Ananda’s sense of isolation or dislocation from the world is apparent in his attitude to politics. He ‘was disengaged from Indian politics but dilettantishly addicted to British politicians … It was a great spectacle, British politics,’ which he watches as if it belonged to only a slightly different category from Postman Pat and Mr Benn. He finds the real thing far more entertaining than Spitting Image, which strikes him as satirising a world that has already satirised itself. There’s something slightly unnerving about this view (‘can one make an aesthetic objection?’), coming as it does a few sentences after a facetious description of ‘the indomitable grocer’s daughter unleashing policemen on horses on the miners’. Still, Ananda’s vantage point as a detached observer allows him insights that wouldn’t be available to him if he felt more implicated in the society he’s living in, or alongside: ‘Class was what formed you, but didn’t travel to other cultures – it became invisible abroad. In foreign places, you were singled out by religion and race, but not class, which was more indecipherable than any mother tongue. He’d learned that not only were light, language and weather contingent – class was too.’ There could be freedom in this, but Ananda doesn’t feel it that way.
After leaving his tutor, he goes to pay his rent – he finds his landlord in one of the restaurants he also owns, and the smell of tandoori chicken revives Ananda’s constant hunger – then takes the Tube to Belsize Park to see his uncle, Radhesh, his mother’s brother, who rents a bedsit in the same house he’s lived in since coming to London in the late 1950s. He used to live on the first floor, but was moved down to the basement when the upstairs ceiling needed repairs. Ananda’s parents had lived in the house first, in the other first-floor bedsit: Radhesh was Ananda’s father’s best friend before he was his brother-in-law, and when he came to London he moved into their house, and then into their old bedsit when they went back to India before Ananda was born. Their relationship was tangled, or at least seemed so to Radhesh: ‘They were three. But who was the third? … The answer was unarguable, and only an idiot like him would take so long to figure it out … He was alone, despite the illusion of togetherness.’ Still jealous of his sister’s ‘dispersed’ fidelities, he looks on Ananda (or so Ananda thinks) as a rival.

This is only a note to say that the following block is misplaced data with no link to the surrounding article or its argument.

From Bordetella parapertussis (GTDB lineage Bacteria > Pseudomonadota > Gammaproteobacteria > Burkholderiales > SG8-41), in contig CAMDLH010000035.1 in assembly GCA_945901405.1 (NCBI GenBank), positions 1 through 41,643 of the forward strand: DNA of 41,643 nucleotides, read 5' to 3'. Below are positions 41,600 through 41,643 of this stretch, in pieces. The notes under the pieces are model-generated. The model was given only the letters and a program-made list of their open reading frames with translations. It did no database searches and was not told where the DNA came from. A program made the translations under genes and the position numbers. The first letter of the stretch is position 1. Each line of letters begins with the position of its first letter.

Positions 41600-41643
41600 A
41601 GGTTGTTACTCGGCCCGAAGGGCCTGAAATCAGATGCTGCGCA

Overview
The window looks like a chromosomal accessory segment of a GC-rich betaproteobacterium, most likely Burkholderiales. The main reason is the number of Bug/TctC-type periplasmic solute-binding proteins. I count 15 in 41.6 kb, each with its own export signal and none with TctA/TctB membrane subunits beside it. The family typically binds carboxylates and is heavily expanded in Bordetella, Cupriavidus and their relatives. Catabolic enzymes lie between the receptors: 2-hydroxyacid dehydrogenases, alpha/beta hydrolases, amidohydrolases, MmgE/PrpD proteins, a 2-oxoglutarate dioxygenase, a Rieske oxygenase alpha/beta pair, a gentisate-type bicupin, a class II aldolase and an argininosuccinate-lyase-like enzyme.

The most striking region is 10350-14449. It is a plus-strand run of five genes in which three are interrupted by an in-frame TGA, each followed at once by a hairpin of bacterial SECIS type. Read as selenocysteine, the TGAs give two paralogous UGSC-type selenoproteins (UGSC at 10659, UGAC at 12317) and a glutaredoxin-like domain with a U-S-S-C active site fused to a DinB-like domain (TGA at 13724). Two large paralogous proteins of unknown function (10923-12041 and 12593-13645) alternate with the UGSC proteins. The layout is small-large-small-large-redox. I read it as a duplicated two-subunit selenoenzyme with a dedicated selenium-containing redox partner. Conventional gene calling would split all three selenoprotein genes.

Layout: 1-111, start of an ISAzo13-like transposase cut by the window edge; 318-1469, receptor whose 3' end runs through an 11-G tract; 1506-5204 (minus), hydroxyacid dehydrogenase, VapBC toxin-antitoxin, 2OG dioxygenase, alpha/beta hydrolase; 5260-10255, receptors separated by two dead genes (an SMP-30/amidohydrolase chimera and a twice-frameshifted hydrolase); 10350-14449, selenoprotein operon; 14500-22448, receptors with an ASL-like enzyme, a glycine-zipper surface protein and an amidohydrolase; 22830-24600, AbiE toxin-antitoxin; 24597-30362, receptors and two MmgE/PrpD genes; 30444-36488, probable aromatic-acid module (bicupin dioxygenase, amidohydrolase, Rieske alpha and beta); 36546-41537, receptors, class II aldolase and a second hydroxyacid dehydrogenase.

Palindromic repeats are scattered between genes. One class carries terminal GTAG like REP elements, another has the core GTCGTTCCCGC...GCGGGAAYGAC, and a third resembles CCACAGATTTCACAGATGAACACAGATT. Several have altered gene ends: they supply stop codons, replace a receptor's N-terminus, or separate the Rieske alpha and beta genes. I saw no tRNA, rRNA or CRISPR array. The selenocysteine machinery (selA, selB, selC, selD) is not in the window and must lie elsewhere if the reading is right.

Radhesh opens the door to his nephew still wearing his pyjamas and dressing gown. He greets him using ‘Ananda’s ignominious pet name’, Pupu, and before long is regaling him with the details of his digestion:
‘In the office, I seldom went to the toilet to do the big job, in case someone outside the cubicle heard me breaking wind.’ He made a face to indicate that that would have been a calamity. Then narrowed his eyes, conceding he was oversensitive. But he was also hinting at the stubbornness of the powers-that-be, that rule our lives and the universe. The gods. Aeolus. Wind.